Discussion:
Bruno Walter film date query
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Kerrison
2018-07-30 07:07:29 UTC
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In this YouTube clip from a German documentary, a very lively Bruno Walter conducts the Berlin Philharmonic in the finale of Mozart's 40th Symphony. Shortly after the start there is a shot of the programme page giving the date as 17 March 1930.

However, in the 'comments' and 'replies' under the video, there are those who claim it isn't 1930 at all but a clip of Walter in Berlin in 1950. He was in his early 50s in 1930 and in his 70s in 1950, so judging from assorted photos of him at those respective ages, I think the 1930 date is right. Still, a Bruno Walter specialist will doubtless know for sure! ...

https://www.youtube.com/watch?v=NV3ICecRBKc
j***@aol.com
2018-07-30 07:42:18 UTC
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On Monday, July 30, 2018 at 3:07:31 AM UTC-4, Kerrison wrote:
> In this YouTube clip from a German documentary, a very lively Bruno Walter conducts the Berlin Philharmonic in the finale of Mozart's 40th Symphony. Shortly after the start there is a shot of the programme page giving the date as 17 March 1930.
>
> However, in the 'comments' and 'replies' under the video, there are those who claim it isn't 1930 at all but a clip of Walter in Berlin in 1950. He was in his early 50s in 1930 and in his 70s in 1950, so judging from assorted photos of him at those respective ages, I think the 1930 date is right. Still, a Bruno Walter specialist will doubtless know for sure! ...
>
> https://www.youtube.com/watch?v=NV3ICecRBKc

I'm certainly not a Bruno Walter specialist (but an admirer!) and as was mentioned in a Youtube comment, the clip shows the concert in the Berlin Philharmonie - according to Wikipedia this hall "...was constructed over the years 1960–1963 (open on October 15, 1963 Concert Beethoven Symphony No.9 Herbert von Karajan cond. BPO). It was built to replace the old Philharmonie, destroyed by British bombers on 30 January 1944."

Thanks for showing this fascinating clip...
Ed Romans
2018-07-30 08:56:15 UTC
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On Monday, July 30, 2018 at 8:42:20 AM UTC+1, ***@aol.com wrote:
>
> I'm certainly not a Bruno Walter specialist (but an admirer!) and as was mentioned in a Youtube comment, the clip shows the concert in the Berlin Philharmonie - according to Wikipedia this hall "...was constructed over the years 1960–1963 (open on October 15, 1963 Concert Beethoven Symphony No.9 Herbert von Karajan cond. BPO). It was built to replace the old Philharmonie, destroyed by British bombers on 30 January 1944."
>

The clip is definitely shot in the old Philharmonie so it must be pre 1944. The boxes around the edges of the stalls and arches behind the orchestra are easy to compare with a google image search for the old venue.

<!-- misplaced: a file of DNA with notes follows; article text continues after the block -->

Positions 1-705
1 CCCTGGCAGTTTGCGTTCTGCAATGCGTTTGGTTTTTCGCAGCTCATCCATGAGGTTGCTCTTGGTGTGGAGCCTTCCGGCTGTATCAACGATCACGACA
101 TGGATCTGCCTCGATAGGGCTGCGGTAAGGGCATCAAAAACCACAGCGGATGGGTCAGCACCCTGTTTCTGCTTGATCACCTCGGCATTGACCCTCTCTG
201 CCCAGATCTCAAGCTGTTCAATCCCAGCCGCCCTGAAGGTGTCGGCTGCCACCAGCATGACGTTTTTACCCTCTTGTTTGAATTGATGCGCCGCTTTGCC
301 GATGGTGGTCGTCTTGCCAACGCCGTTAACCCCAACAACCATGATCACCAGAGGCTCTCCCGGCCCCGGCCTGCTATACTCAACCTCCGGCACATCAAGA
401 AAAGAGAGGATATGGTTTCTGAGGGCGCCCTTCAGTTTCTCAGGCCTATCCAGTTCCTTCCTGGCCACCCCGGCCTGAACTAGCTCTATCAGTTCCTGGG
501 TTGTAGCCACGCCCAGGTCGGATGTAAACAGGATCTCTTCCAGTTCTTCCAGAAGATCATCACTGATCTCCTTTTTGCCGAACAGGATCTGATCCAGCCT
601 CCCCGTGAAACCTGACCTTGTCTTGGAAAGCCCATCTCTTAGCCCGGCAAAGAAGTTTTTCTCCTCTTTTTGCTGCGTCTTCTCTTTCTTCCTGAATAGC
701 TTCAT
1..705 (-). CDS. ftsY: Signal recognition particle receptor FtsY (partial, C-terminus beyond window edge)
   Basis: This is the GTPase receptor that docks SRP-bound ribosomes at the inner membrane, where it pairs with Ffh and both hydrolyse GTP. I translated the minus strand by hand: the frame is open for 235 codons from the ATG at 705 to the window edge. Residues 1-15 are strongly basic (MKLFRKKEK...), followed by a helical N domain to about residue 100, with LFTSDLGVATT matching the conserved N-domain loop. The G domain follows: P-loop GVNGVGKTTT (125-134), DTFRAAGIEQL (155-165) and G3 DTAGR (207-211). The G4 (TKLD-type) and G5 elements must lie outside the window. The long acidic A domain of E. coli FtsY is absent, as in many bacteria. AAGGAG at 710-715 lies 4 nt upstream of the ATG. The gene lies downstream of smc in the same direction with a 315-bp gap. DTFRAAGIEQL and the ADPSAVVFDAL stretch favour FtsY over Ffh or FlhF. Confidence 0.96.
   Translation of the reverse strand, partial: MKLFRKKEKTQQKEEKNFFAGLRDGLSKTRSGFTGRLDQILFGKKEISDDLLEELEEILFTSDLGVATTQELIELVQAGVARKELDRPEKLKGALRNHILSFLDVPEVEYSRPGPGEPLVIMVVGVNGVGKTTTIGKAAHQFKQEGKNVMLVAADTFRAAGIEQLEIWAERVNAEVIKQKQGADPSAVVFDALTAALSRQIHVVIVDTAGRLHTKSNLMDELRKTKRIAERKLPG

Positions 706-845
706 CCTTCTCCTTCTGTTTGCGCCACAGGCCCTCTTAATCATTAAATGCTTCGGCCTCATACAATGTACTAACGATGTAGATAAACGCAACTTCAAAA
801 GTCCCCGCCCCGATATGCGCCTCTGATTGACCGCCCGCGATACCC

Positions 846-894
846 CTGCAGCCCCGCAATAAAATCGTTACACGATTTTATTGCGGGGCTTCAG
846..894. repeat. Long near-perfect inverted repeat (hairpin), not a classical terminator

Ed
drh8h
2018-07-30 13:07:14 UTC
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On Monday, July 30, 2018 at 4:56:17 AM UTC-4, Ed Romans wrote:
> On Monday, July 30, 2018 at 8:42:20 AM UTC+1, ***@aol.com wrote:
> >
> > I'm certainly not a Bruno Walter specialist (but an admirer!) and as was mentioned in a Youtube comment, the clip shows the concert in the Berlin Philharmonie - according to Wikipedia this hall "...was constructed over the years 1960–1963 (open on October 15, 1963 Concert Beethoven Symphony No.9 Herbert von Karajan cond. BPO). It was built to replace the old Philharmonie, destroyed by British bombers on 30 January 1944."
> >
>
> The clip is definitely shot in the old Philharmonie so it must be pre 1944. The boxes around the edges of the stalls and arches behind the orchestra are easy to compare with a google image search for the old venue.
>
> Ed

But I think there is no audience in this performance. The hall scenes are probably stock footage. Come to think of it, there may be a film of him conducting the same music in 1930. That is certainly a post-war version of Walter. Did they just substitute the whole thing?
c***@googlemail.com
2018-07-30 19:08:36 UTC
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On Monday, July 30, 2018 at 2:07:17 PM UTC+1, drh8h wrote:

>
> But I think there is no audience in this performance. The hall scenes are probably stock footage. Come to think of it, there may be a film of him conducting the same music in 1930. That is certainly a post-war version of Walter. Did they just substitute the whole thing?

Haha well spotted! This is now stretching the detective work a bit - if you look at the barrier on the podium behind Walter it does look like the one in the Titania Palast cinema where the orchestra would have played in 1950:
https://www.gettyimages.co.uk/detail/news-photo/furtwaengler-wilhelm-25-01-1886-conductor-composer-news-photo/541073663#/furtwaengler-wilhelm-2501188630111954conductor-composer-of-the-picture-id541073663

Ed
drh8h
2018-07-30 19:31:26 UTC
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On Monday, July 30, 2018 at 3:08:39 PM UTC-4, ***@googlemail.com wrote: